The hon. Gentleman spoke about Gaza, about a number of free schools in his constituency—it is clear that a great deal is happening to education there, and that he is very proud of it—and about the fact that managing the steps from the platform to street level at Stanmore station requires one to be an Olympic athlete. I shall ensure that the Mayor is aware of that, as it is a Transport for London issue. He mentioned Anmer Lodge and the Royal National Orthopaedic hospital, as he had done during our Easter Adjournment debates. He is clearly as determined to ensure that his local hospital is rebuilt as I am to ensure that St Helier hospital is rebuilt, and I have no doubt that both of us will continue to campaign on those issues.
The hon. Gentleman referred to Barnet football club, Tesco, the NatWest closure, and the “hated no right turn”, of which none of the rest of us were aware, apart from Mr Thomas—who, I understand, is training for the London triathlon. My tip is that if he has not done his swimming training yet, he will have a real struggle. It is not really possible to engage in the other two events without the swimming: I know that. I wish the hon. Gentleman good luck.
The hon. Gentleman also raised an issue to do with football. That again suggests there is potential for the Backbench Business Committee to deliver a comprehensive debate on football matters, if Members approach it. He asked if I could secure for him a letter from the Department for Communities and Local Government on the Harrow council funding issue, and I will endeavour to do that and to flag that up to them. He also raised concerns about pensions and reforms to the pensions system. I hope he agrees that some of the changes the Government made are positive, but he highlighted some specific issues about pension funds and the need for greater accountability and accessibility, and I hope some of them will follow in the footsteps of the Legal & General, which he highlighted as having taken positive action in this respect and which has, perhaps, set an example for others.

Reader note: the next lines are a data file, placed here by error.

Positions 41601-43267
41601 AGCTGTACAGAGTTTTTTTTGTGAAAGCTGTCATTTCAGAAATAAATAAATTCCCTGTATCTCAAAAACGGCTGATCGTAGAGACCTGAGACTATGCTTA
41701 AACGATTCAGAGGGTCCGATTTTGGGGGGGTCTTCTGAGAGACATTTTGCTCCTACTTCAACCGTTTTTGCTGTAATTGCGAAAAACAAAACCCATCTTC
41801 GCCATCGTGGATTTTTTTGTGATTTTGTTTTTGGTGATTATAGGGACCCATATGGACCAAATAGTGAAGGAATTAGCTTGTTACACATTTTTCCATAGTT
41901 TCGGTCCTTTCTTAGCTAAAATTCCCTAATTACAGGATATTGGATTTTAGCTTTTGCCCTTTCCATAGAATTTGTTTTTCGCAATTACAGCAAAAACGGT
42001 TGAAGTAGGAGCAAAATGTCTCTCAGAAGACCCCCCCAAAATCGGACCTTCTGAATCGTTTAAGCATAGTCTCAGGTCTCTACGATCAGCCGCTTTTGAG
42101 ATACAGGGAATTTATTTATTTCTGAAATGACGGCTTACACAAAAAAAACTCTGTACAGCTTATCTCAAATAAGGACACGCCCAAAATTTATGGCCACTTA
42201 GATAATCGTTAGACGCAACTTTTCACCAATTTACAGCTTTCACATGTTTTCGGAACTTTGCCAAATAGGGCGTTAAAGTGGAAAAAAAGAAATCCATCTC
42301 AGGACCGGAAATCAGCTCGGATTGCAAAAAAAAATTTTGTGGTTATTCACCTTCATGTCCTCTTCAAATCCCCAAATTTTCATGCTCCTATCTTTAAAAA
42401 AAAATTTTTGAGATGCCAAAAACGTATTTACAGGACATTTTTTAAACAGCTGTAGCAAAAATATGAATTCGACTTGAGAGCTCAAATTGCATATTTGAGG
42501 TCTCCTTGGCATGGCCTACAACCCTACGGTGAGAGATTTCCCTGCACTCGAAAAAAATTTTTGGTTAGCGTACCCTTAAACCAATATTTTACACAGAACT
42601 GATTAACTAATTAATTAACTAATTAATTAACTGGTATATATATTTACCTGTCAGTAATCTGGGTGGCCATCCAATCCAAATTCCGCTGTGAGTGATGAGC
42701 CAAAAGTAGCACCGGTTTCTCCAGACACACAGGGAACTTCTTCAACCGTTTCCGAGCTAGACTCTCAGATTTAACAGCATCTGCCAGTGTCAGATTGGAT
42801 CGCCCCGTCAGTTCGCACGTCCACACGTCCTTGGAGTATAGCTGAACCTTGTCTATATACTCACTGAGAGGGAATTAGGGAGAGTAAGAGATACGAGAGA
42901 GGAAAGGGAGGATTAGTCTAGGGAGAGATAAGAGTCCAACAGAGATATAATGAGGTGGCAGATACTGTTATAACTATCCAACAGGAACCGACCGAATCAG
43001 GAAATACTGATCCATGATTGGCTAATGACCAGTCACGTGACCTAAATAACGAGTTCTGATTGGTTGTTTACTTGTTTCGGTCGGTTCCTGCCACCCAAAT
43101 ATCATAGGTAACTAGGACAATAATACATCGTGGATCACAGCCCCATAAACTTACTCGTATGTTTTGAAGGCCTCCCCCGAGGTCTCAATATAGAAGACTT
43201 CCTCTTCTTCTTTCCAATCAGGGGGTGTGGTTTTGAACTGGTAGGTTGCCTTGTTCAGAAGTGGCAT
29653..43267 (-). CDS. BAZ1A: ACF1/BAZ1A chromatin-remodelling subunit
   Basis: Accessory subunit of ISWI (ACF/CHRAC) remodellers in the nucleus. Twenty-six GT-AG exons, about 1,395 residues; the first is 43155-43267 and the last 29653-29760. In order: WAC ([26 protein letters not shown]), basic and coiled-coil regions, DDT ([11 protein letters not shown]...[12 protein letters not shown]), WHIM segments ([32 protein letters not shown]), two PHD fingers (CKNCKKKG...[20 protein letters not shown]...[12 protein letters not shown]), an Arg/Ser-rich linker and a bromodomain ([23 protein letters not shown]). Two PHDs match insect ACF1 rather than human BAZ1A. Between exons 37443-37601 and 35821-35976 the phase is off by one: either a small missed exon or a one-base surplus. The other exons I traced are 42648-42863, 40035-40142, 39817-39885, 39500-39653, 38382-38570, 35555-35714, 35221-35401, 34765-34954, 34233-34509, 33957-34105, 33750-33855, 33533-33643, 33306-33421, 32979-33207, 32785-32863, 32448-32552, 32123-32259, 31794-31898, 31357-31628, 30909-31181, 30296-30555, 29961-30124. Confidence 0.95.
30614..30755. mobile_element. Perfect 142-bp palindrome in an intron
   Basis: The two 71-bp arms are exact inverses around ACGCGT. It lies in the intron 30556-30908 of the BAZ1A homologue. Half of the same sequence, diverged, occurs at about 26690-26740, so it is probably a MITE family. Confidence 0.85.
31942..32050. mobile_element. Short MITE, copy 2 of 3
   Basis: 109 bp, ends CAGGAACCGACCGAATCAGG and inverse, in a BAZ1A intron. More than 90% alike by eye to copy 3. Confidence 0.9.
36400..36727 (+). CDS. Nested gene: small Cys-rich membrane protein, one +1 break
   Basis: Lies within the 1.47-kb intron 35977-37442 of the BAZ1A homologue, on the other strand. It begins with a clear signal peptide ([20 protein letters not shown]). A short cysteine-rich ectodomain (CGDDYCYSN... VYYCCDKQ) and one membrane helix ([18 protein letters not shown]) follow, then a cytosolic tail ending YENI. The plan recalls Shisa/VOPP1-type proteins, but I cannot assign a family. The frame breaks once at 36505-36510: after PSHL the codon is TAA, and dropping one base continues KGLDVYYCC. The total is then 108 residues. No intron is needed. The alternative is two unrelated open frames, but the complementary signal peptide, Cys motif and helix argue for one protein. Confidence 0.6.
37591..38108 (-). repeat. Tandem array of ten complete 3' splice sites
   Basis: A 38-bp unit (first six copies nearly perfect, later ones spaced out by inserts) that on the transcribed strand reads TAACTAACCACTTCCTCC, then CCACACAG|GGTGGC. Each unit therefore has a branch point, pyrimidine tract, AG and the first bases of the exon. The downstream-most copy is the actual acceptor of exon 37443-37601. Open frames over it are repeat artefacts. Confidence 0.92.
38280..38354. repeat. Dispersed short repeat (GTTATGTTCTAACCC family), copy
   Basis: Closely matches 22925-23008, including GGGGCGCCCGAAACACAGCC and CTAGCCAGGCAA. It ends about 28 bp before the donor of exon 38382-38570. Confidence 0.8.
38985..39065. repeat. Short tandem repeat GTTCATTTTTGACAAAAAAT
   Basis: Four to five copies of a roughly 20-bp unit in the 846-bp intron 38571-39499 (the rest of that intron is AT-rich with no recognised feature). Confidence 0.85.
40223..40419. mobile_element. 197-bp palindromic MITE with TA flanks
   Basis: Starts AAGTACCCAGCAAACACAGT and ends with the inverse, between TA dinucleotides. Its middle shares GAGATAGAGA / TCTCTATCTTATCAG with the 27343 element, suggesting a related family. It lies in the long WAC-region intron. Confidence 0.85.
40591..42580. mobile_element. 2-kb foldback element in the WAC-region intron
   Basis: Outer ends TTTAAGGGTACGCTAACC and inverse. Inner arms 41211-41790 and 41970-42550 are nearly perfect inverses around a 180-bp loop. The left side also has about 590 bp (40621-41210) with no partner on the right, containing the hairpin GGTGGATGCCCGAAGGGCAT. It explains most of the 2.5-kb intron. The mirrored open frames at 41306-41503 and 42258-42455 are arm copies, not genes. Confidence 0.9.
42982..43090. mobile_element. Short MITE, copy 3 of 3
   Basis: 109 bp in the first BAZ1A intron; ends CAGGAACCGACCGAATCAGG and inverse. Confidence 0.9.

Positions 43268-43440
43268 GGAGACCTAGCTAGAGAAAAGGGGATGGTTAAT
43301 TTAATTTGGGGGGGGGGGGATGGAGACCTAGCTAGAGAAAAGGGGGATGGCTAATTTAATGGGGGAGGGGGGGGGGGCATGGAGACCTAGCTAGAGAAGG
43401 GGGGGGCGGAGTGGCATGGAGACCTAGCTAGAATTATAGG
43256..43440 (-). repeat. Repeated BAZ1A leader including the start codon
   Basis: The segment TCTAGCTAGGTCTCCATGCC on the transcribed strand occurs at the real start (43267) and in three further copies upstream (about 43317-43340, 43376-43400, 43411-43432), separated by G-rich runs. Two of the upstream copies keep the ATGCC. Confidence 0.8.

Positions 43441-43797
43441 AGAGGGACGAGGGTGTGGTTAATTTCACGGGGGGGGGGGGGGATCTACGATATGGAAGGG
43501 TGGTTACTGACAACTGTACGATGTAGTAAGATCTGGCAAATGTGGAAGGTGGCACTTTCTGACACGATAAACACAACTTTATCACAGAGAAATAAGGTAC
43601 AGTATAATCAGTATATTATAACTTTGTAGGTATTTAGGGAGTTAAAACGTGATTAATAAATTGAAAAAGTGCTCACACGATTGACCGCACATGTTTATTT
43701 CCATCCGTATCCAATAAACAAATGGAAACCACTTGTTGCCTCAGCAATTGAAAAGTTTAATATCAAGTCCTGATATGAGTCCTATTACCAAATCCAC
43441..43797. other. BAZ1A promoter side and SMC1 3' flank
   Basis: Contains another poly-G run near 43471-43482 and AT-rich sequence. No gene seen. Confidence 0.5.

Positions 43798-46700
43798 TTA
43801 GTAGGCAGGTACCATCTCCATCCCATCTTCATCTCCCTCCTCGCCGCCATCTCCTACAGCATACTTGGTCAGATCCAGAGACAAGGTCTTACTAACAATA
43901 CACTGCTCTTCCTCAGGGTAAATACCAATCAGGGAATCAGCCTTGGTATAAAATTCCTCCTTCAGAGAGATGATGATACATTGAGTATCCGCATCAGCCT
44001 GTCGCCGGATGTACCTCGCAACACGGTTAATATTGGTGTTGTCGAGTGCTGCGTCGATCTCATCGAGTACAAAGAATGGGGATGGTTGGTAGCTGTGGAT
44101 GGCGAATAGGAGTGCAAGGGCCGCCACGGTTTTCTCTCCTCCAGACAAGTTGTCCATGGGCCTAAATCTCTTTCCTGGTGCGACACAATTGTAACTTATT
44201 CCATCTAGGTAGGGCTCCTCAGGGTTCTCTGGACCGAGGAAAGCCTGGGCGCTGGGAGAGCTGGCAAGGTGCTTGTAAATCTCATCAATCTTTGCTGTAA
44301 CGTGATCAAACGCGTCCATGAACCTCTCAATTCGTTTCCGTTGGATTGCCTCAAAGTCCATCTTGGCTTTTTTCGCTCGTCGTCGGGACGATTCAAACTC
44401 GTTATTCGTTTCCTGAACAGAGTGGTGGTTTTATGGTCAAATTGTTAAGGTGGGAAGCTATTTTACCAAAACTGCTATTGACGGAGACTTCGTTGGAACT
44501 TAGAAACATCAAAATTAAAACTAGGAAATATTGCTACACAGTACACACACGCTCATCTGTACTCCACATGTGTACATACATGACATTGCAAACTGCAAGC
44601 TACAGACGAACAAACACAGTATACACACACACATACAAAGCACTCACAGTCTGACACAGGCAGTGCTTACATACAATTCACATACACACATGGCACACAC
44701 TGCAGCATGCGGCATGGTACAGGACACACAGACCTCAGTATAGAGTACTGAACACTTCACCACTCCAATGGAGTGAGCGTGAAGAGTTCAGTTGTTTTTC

We then had a contribution from Chris Skidmore, who is in his place. I commend him on his campaigning on Cossham hospital, and, indeed, his mother on the work she used to do—or may still do—as a nurse. I also have some advice for him in relation to antenatal classes, particularly if he is attending the birth: the second one is easier, but he may find that he faints in the first one. I just give him that word of warning. He made a very strong case for the maintenance of services at his hospital and I hope his campaign is successful.